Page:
The Academy’s participation in the Caribbean Actuarial Association’s 23rd annual conference in Montego Bay, Jamaica, was reported by Guardian Media.
Eighteen Months After Biggert-Waters: Is the NFIP Staying Afloat?
Academy’s standard for what constitutes an actuarially sound capitation rate for medical services in a Dec. 5 article.
Jan. 16, 2014/ Noon – 1:30 p.m. Eastern Registration is open to everyone. Register online now.
Academy Senior Health Fellow Cori Uccello was quoted in testimony given before the House Ways and Means Subcommittee on Health, as well as in news articles in Reuters and the New York Times.
The Academy’s Issue Brief “Measuring Pension Obligations” was reported by ProducersWeb.com, Benefits and Pensions Monitor, and BenefitsPro. The Academy’s Individual
➥ Andrew Gaffner, consultant for Milliman in Brookfield, Wis., has joined the Medicaid Work Group.
➥ Kyle Puffer, senior actuary and head of retirement valuation for ING US in Windsor, Conn., has joined the Deposit Fund Subgroup.
➥ ASB General Committee member Paul Braithwaite presented an overview of ASOP No.1, and proposed credibility procedure changes to ASOP No. 25, at the fall 2013 meeting of the Casualty Actuaries of Greater New York on Dec. 5.
ASB Adopts Three Standards at December Meeting
he Actuarial Standards Board met Dec. 9-10 in Washington to review final versions of three Actuarial Standards of Practice (ASOPs): a revision of ASOP No. 4, Measuring Pension Obligations and Determining Pension Plan Costs or Contributions; a revision of ASOP No. 25, Credibility Procedures; and a new standard, ASOP No. 48, Life Settlements Mortality. All three ASOPs were approved pending final revisions by their respective review committees and will take effect later in 2014. The revised ASOP No. 4 provides guidance to actuaries when performing actuarial services with respect to measuring obligations under a pension plan and setting periodic costs or actuarially determined contributions for such plans. The standard addresses measurement issues, including cost allocation procedures and contribution allocation procedures, and provides guidance for coordinating and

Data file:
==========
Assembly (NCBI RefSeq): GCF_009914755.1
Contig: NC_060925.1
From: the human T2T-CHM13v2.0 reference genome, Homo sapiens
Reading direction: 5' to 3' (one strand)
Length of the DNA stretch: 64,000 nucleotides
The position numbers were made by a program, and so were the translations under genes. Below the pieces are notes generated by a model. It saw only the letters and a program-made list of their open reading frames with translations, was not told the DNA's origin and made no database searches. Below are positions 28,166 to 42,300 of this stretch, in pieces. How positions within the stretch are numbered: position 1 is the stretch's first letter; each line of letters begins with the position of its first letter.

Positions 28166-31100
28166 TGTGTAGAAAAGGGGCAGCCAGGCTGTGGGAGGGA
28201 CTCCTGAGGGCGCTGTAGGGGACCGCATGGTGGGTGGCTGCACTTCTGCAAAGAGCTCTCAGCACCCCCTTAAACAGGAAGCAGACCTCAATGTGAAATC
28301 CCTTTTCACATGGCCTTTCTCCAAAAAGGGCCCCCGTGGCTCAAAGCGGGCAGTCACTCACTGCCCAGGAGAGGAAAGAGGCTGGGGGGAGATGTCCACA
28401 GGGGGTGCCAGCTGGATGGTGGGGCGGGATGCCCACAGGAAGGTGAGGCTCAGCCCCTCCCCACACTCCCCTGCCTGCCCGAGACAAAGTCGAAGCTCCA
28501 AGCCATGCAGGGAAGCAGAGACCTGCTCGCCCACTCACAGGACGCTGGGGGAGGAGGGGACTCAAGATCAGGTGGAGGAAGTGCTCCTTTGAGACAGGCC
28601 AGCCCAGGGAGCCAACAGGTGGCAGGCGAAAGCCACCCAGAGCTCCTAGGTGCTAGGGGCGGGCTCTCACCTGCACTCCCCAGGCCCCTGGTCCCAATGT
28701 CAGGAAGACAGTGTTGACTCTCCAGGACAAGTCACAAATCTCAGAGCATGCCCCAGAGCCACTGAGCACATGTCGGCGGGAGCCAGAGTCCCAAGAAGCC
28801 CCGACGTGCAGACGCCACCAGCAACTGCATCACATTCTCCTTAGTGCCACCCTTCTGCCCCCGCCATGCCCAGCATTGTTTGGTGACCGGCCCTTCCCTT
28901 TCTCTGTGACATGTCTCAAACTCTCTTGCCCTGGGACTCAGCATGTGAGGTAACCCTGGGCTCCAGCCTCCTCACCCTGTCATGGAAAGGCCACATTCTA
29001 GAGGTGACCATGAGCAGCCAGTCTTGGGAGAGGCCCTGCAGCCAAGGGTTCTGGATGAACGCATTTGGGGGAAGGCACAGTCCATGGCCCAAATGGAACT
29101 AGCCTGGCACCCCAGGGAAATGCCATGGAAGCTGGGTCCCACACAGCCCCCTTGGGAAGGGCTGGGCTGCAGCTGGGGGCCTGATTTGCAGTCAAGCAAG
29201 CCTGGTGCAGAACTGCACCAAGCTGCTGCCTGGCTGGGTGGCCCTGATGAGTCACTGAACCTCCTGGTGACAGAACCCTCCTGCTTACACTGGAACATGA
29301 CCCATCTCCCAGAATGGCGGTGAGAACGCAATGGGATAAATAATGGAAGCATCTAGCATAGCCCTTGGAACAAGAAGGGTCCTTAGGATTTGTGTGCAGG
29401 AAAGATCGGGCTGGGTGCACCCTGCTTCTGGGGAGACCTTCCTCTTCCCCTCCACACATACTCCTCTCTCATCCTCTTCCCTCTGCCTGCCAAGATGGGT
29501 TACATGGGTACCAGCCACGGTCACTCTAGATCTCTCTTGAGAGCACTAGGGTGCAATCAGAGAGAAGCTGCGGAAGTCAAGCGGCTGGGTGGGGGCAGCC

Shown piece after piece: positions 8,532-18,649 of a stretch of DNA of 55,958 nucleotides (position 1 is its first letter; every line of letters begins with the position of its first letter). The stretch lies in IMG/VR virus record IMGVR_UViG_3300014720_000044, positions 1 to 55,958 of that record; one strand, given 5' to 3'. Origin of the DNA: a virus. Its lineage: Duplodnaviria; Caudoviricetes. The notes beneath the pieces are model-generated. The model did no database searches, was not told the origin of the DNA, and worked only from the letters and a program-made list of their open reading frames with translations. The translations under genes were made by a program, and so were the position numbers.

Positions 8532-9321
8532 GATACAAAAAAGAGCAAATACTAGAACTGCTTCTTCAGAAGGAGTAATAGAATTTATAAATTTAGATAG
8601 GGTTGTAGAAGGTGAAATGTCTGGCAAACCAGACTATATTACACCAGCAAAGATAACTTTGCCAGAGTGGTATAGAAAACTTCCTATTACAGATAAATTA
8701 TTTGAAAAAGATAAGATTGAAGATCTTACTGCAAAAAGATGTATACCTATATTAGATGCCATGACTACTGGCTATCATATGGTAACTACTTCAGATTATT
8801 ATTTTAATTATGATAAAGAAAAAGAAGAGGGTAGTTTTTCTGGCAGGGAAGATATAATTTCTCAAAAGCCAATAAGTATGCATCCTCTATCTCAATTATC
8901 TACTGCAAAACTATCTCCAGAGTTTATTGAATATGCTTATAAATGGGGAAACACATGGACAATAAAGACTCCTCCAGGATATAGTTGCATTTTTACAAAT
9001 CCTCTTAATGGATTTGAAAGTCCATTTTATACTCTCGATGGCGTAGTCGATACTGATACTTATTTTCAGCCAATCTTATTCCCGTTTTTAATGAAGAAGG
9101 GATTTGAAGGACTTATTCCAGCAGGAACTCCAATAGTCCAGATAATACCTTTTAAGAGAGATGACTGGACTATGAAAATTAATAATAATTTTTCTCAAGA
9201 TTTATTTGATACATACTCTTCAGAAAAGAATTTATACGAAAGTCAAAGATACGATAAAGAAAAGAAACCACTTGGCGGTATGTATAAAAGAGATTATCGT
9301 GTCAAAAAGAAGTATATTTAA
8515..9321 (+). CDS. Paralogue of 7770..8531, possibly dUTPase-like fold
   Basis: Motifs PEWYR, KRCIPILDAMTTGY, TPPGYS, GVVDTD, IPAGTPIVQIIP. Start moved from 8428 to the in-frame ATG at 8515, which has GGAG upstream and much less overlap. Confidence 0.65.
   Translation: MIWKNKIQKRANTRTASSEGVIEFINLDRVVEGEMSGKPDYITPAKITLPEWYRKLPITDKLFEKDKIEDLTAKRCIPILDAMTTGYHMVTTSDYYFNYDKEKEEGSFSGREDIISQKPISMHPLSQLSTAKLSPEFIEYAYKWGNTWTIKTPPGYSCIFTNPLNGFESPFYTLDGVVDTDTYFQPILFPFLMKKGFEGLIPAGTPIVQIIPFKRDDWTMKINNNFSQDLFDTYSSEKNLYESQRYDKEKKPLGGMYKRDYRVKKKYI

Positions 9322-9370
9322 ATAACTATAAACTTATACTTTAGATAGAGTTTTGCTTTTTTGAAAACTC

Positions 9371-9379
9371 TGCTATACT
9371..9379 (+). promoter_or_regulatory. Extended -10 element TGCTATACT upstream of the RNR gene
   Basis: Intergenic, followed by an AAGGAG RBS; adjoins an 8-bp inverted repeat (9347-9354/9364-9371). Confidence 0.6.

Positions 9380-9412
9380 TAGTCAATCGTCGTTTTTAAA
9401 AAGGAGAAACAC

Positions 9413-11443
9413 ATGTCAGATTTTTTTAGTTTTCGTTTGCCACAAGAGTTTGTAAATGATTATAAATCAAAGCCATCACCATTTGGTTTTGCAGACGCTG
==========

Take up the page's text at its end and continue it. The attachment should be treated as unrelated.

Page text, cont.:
integrating all of the elements of an actuarial valuation of a pension plan. The revised ASOP No. 25 applies to actuaries performing actuarial services involving credibility procedures when the actuary is required by applicable law (statutes, regulations, and other legally binding authority) to evaluate credibility; chooses to evaluate the credibility of subject experience, or states in any related actuarial communication that credibility has been evaluated in accordance with this ASOP; is blending subject experience with other experience; or represents the data being used as statistically or mathematically credible. ASOP No. 48, Life Settlements Mortality, will provide guidance to actuaries performing actuarial services when reporting on or evaluating mortality experience with respect to life settlements or when developing, analyzing, or using mortality assumptions with respect to life settlements.
A c t u a r i a l U P DAT E D E C E M B E R 2 0 1 3
The Benefits of Cross-Disciplinary Volunteerism
S PATRICIA MATSON PREPARES to take over the helm of the Actuarial